Because if you look at again, the meaning of words, and I just find the words fascinating. Same, yeah. Yeah. Identification comes from a Latin word, edem, which means the same and fachara to make. As soon as I make myself the same as something, like if I identify with my role as a doctor, I immediately limit myself. If you identify with your experiences among, and I don't mean not to learn from it or to grow from it, but if I identify with it, that's what I am. You've now narrowed yourself. So there's no healthy identification. If I identify myself with a state or a nation, I could be loyal to that state or nation. I could love that state or nation or any group. But if you identify with it, such as you have no independent existence, you've limited yourself already. So when you say is there healthy identification, not really. Isn't the challenge though that I think all of us are pursuing some sort of identification? Like that seems to be a massive human need. Like I support this football club, or I'm a fan of this band, or I'm a member of this car club, or I go to this shopping grocery store, or like, I feel like we're all wanting to be members. That seems to be like a human need of wanting to be a member of a community, wanting to identify with something. It is a human need to belong, but can we belong without identifying to the point that we have no independent perspective? In other words, can we be authentic? And I talk a lot about this tension between authenticity, being ourselves, and attachment, which is belonging. Ideally, we can both be authentic and belong. But that kind of identification often leads to suffering. I mean, it's what the Buddhists call attachment, isn't it? And let me give you an example. So you mentioned sports team. So in the 90s, you wouldn't know this, but in the 1950s, the Hungarian soccer team was the best in the world. We never lost. I love soccer. And I didn't know. No, no, we went to Britain, and we beat Britain 63 in Wembley Stadium. The first time that it was a... Sorry, Brit fans. Yeah, sorry about that. There's, you know, and it was a huge national holiday in Hungary. A small country goes to mighty Britain and beats them at their own game, you know. And the next year, the whole country was joyful, and it's still one of the great memories of my childhood. The next year, we're in the World Championships, and we're the heavy favorites, because we haven't lost for years. And we meet the Germans in the final, and we lose three to two. Yeah. National tragedy. I'm telling you, it still hurts. You know, it's just a football game played on the pitch by 22 guys in 1954. So what? You know, but when this is over-identification, then that itself being suffering. Now, you know, yes, you can support your team. In Vancouver, British Columbia, where I live, it's a very peaceful place. But the Vancouver Canucks, which is a local hockey team, made it to the Stanley Cup finals, and they lost. There were riots in the streets. Why? Because people had over-identified. You can enjoy the team and be a sports fan. But the identification that you enjoy or satisfaction depends on whether your team loses or wins. Why? It doesn't matter. Yeah. I love that answer for many reasons, because I've had to go through the grief of letting go of past selves, adopting new selves, and then having to realize that none of those were me as my identification. So as you rightly said, when I took off the gobs of a monk, when I took off my robes, it was really tough, because there was a part of my identity, especially at a young age, that was attached even to the outer covering. And I had to realize that I had to extract the inner beliefs and leave the outer covering behind and the outer name and what that meant. And even in my career today, like, I've had to let go. And even now, I don't even know how to identify in one sense. I'm sure you feel this to some degree in your work as well. It's like whenever they say, "Oh, when you're on TV and they want to put your title," and they'll be like, "J, what's your title?" I'm like, I'm more defined by my purpose than my profession. What I do for people and the service I want to offer in the world is far more important to me than author or podcaster or former monk or like those things don't really define me. Well, I get that totally. I am. But I'm thinking about it as you're telling me, when you left those monks' robes, we talked about the crab. It didn't mean with the heart shell. To grow, you have to go to the shell at some point. So each of those moldings represent the point of growth. But at the time, it's difficult. So when I left family practice to go and work with the highly addicted population in Vancouver, it was the loss of identity for a while. I was a bit disoriented for a few days because all these people, these families that had relied on me to be the kind of the linchpin of their health and all these people that have come to me and trust me and who I would see in the office. And all of a sudden, I left that. Now, who am I all of a sudden? So I totally understand that. No, the reality is that I'm so grateful that I did. Well, then I got to experience in the next realm of work, helped to further define my purpose in life and taught me so much about myself and human beings. But at the time, it was difficult, letting go of that identification was difficult. And there was really that sense of, well, if I'm not that, then what am I? This is what happens when we identify with roles. Yeah, if anyone's listening in wants to go at figuring out what your subconscious answer is, ask one of your friends, ask them and then get them to ask you, who are you? Yeah. And you answer to that question, not an episode of the time when you ask someone, who are you? They'll say, I'm an alloyah, I'm an accountant, I'm a Brit, I'm an American, always the answer is on such a material level. Well, this is one spiritual teacher said, I think, unless I'm making this up. But I think he said that the problem is not knowing who we are, the problem is thinking that you know who we are. Yeah, yeah. It's incredible, isn't it, that the things that are true safety feel unsafe to the mind? Yeah. And I'm intrigued by that, because you've studied the mind, you've studied addiction, you studied healing, you studied trauma, why is it that we seek certainty and stability when you earlier also said that the only time we experience growth is the opposite. When we're vulnerable, why is it that we're so addicted to things staying the same or things not changing?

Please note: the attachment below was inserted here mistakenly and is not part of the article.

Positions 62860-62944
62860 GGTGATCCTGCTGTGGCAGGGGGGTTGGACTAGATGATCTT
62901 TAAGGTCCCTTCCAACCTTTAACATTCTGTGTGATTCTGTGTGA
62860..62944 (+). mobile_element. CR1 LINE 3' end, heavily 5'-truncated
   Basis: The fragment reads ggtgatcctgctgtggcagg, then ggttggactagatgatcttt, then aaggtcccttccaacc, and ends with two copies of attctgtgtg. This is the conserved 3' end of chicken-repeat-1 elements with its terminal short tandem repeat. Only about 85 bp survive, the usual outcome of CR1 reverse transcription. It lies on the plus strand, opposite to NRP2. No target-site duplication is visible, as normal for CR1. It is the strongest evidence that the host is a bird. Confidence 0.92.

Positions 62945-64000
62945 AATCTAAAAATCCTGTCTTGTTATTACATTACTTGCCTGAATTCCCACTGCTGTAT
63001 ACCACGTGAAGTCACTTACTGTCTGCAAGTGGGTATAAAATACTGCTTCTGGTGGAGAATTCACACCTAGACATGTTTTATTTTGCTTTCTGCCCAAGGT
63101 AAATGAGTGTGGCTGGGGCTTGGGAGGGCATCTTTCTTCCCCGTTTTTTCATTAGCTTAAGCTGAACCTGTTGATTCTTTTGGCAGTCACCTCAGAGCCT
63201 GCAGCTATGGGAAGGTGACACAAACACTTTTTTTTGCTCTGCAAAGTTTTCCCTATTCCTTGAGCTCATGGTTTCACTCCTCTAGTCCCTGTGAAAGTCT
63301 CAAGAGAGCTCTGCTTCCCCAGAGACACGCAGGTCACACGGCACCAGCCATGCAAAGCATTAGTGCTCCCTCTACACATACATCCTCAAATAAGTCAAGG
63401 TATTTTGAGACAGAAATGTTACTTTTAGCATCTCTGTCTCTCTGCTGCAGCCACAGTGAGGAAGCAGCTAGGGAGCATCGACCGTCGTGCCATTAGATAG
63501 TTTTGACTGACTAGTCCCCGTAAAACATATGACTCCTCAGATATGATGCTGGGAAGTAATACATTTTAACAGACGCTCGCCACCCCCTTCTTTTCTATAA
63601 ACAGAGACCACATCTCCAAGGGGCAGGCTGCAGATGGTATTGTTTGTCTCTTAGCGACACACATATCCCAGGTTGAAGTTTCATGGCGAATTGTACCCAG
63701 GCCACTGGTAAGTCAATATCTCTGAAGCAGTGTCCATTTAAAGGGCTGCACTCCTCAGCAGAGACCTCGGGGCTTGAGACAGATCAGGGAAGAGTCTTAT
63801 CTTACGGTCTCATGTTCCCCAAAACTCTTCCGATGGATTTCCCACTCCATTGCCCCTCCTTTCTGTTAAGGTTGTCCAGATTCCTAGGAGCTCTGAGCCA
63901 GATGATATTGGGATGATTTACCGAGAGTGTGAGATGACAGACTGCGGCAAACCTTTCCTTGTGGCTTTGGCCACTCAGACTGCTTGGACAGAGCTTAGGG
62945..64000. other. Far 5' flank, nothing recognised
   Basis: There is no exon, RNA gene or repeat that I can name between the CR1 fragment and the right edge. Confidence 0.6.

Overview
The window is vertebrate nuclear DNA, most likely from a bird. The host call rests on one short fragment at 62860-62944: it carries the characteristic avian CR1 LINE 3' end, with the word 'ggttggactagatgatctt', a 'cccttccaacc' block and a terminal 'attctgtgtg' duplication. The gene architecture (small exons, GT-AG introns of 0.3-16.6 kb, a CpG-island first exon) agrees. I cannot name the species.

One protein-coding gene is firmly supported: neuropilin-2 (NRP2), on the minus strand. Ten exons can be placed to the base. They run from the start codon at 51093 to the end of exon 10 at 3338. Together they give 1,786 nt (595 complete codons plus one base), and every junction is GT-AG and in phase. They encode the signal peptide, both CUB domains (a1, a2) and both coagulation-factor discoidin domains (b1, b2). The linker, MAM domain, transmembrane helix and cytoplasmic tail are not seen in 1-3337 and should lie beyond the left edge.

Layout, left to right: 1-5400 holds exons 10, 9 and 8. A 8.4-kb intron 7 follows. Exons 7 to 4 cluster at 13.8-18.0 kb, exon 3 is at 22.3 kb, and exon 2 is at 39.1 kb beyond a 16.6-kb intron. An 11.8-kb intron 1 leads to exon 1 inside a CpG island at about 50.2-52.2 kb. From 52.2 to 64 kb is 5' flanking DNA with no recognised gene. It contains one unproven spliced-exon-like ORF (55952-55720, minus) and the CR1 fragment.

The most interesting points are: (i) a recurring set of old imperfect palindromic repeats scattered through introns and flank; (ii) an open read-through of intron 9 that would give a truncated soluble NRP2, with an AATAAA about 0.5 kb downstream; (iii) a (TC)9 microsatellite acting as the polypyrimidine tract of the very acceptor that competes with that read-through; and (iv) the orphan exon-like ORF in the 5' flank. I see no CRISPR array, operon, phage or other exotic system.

Why are we set on things staying the same (42:11)